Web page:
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State v. Greene

Court of Appeals of North Carolina

October 3, 2017

STATE OF NORTH CAROLINA,
v.
LINWOOD EARL GREENE, Defendant.

          Heard in the Court of Appeals 6 September 2017.

         Appeal by defendant from order entered 14 November 2016 by Judge Jeffery B. Foster in Pitt County No. 14 CRS 55014-15 Superior Court.

          Attorney General Joshua H. Stein, by Special Deputy Attorney General Joseph Finarelli, for the State.

          Appellate Defender Glenn Gerding, by Assistant Appellate Defender James R. Grant, for defendant-appellant.

          ZACHARY, JUDGE.

         Defendant appeals the Satellite-Based Monitoring Order entered after his Alford plea to two counts of taking indecent liberties with a child. Defendant argues on appeal that the trial court erred in ordering lifetime satellite-based monitoring in the absence of evidence from the State that this was a reasonable search of defendant. We agree, and conclude that this matter must be reversed.

         Background

         Defendant Linwood Earl Greene (defendant) was indicted on 27 October 2014 and on 14 July 2015 for sex offense with a 13, 14, or 15-year old child. On 15 August 2016, defendant entered an Alford plea before the Honorable Walter H. Godwin, Jr. to two counts of taking indecent liberties with a child. Judge Godwin then entered an order sentencing defendant to an active term of twenty-six to forty-one months' imprisonment and requiring that defendant register as a sex offender for the remainder of his natural life. No order regarding satellite-based monitoring was entered on that day.

         On 14 November 2016, a satellite-based monitoring determination hearing was held upon the State's application before the Honorable Jeffery B. Foster. Defendant filed a Motion to Dismiss the State's Application for Satellite-Based Monitoring prior to the hearing. At the satellite-based monitoring hearing, the State put forth evidence establishing that defendant had a prior conviction of misdemeanor sexual battery, in addition to his conviction on 15 August 2016 of two counts of taking indecent liberties with a child. The State offered no further evidence beyond defendant's criminal record.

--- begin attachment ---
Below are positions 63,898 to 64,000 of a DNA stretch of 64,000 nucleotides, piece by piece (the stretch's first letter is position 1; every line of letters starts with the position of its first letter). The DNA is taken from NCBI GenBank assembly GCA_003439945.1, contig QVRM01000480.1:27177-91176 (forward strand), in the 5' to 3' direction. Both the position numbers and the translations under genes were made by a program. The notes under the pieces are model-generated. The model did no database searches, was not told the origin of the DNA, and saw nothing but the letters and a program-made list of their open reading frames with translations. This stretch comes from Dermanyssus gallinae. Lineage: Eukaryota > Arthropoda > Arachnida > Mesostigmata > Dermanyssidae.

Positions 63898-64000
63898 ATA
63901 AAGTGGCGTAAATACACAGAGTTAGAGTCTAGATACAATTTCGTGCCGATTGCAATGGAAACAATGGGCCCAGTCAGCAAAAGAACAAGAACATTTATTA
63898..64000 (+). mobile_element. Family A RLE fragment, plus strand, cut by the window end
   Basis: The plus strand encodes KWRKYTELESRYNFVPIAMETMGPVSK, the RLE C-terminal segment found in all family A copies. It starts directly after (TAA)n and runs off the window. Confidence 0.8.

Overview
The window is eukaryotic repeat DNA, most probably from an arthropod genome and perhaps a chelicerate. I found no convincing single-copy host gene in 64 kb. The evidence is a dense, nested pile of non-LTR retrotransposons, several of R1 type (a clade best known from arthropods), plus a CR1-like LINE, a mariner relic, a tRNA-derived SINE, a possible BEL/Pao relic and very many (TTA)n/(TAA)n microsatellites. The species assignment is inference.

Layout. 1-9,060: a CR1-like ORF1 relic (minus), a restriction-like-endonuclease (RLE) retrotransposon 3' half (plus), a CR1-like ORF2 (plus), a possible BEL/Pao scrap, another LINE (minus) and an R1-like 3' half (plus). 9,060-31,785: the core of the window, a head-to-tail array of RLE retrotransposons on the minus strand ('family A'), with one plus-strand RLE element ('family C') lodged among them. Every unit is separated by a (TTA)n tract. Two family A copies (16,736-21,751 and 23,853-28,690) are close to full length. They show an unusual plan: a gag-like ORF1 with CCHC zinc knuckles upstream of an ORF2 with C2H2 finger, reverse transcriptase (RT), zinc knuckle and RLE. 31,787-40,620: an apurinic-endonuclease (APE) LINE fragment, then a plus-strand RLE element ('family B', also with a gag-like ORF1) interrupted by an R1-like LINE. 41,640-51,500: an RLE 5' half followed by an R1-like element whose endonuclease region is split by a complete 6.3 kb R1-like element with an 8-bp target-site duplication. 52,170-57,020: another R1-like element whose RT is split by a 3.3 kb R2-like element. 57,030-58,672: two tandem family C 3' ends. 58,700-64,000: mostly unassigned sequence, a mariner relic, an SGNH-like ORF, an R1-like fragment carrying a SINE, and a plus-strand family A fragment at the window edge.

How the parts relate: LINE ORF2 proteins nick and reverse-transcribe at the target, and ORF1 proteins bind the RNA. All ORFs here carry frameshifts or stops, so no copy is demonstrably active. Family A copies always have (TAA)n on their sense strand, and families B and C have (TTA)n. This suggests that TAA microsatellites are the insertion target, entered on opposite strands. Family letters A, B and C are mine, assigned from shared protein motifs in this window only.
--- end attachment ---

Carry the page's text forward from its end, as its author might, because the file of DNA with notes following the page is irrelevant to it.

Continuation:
The trial court heard arguments from both parties. Referencing his motion to dismiss, defendant challenged the constitutionality of the lifetime satellite-based monitoring enrollment by citing Grady v. North Carolina, State v. Blue, and State v. Morris, positing that the State had not met its burden of establishing, under a totality of the circumstances, the reasonableness of the satellite-based monitoring program in light of both the State's interests and defendant's privacy interests. The trial court denied defendant's motion to dismiss, reasoning "that based on the fact that this is the second conviction that . . . defendant has accumulated of a sexual nature, . . . his privacy interests are outweighed by the State's interest in protecting future victims." Judge Foster then ordered that defendant be enrolled in the satellite-based monitoring program for the remainder of his natural life.

         On appeal, defendant argues that the trial court erred in ordering lifetime satellite-based monitoring because the State's evidence was insufficient to establish that the enrollment constituted a reasonable Fourth Amendment search under Grady v. North Carolina, State v. Blue, and State v. Morris. The State has conceded this point. However, the State contends that it should have a chance to supplement its evidence, upon remand from this Court, in order to support the finding that enrolling defendant in lifetime satellite-based monitoring is a reasonable Fourth Amendment search. Defendant argues that this Court should reverse without remand. Accordingly, the only issue before us involves the appropriate remedy.

         Discussion

         The United States Supreme Court has held that North Carolina's satellite-based monitoring program constitutes a search for purposes of the Fourth Amendment. Grady v. North Carolina, 575 U.S.,, 191 L.Ed.2d 459, 462, (2015). As such, North Carolina courts must first "examine whether the State's monitoring program is reasonable-when properly viewed as a search"-before subjecting a defendant to its enrollment. Id. at, 191 L.Ed.2d at 463. This reasonableness inquiry requires the court to analyze the "totality of the circumstances, including the nature and purpose of the search and the extent to which the search intrudes upon reasonable privacy expectations." Id. at, 191 L.Ed.2d at 462. These satellite-based monitoring proceedings, while seemingly criminal in nature, are instead characterized as "civil regulatory" proceedings. State v. Brooks, 204 N.C.App. 193, 194, 693 S.E.2d 204, 206 (2010).

         Notwithstanding the fact that satellite-based monitoring proceedings are civil proceedings, the State argues that the civil bench proceeding standard, pursuant to which "[a] dismissal under Rule 41(b) should be granted if the plaintiff has shown no right to relief[, ]"-is inapplicable here. Hill v. Lassiter, 135 N.C.App. 515, 517, 520 S.E.2d 797, 800 (1999). In so arguing, the State reasons that in satellite-based monitoring proceedings, the State is not specifically referred to as "the plaintiff." This reasoning is far too technical and detracts from the true substance of satellite-based monitoring proceedings. Viewed in ...


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